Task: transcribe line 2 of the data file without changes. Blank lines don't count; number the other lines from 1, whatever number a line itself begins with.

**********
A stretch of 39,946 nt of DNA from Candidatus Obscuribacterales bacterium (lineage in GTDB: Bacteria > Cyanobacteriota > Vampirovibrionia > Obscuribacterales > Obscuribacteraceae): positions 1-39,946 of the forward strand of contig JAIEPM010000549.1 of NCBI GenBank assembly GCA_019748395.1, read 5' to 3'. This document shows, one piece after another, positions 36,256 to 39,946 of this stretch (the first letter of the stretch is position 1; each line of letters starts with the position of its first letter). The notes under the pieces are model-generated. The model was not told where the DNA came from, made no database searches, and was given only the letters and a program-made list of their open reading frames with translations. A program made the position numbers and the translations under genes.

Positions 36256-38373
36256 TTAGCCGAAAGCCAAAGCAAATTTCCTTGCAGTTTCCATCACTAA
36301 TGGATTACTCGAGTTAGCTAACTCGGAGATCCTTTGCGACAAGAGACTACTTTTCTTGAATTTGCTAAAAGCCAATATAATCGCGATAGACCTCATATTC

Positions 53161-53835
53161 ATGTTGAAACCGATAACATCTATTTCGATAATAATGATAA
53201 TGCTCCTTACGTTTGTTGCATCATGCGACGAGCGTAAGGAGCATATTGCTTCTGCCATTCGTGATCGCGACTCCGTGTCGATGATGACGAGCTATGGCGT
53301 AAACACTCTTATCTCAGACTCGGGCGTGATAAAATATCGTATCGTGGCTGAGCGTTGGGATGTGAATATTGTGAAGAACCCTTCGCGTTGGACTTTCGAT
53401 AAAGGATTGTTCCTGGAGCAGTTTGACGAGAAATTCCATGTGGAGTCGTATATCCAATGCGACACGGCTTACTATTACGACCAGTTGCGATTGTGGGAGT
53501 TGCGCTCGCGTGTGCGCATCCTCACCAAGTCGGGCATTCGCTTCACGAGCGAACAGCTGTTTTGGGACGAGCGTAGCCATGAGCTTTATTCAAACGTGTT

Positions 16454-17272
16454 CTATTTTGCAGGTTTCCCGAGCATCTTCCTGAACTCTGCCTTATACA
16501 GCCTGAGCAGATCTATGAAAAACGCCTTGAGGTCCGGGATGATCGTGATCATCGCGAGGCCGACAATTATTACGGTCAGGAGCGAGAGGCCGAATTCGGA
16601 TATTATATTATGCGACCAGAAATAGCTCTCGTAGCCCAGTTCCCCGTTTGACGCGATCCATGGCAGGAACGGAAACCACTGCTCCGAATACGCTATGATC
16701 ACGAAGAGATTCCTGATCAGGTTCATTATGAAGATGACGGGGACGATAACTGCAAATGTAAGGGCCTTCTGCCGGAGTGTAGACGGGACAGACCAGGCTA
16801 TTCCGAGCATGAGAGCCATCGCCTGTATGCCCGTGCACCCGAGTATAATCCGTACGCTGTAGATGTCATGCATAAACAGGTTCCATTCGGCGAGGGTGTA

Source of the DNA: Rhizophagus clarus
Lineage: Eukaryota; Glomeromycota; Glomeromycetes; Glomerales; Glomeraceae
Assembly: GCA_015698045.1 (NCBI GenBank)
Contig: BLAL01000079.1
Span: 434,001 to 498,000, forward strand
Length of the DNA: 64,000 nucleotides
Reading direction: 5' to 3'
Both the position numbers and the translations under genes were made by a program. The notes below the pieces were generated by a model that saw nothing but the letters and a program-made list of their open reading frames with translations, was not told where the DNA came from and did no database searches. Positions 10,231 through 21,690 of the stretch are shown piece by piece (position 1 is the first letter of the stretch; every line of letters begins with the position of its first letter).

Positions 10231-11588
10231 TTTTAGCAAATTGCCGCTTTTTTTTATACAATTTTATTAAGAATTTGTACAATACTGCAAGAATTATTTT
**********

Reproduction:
Positions 36256-38373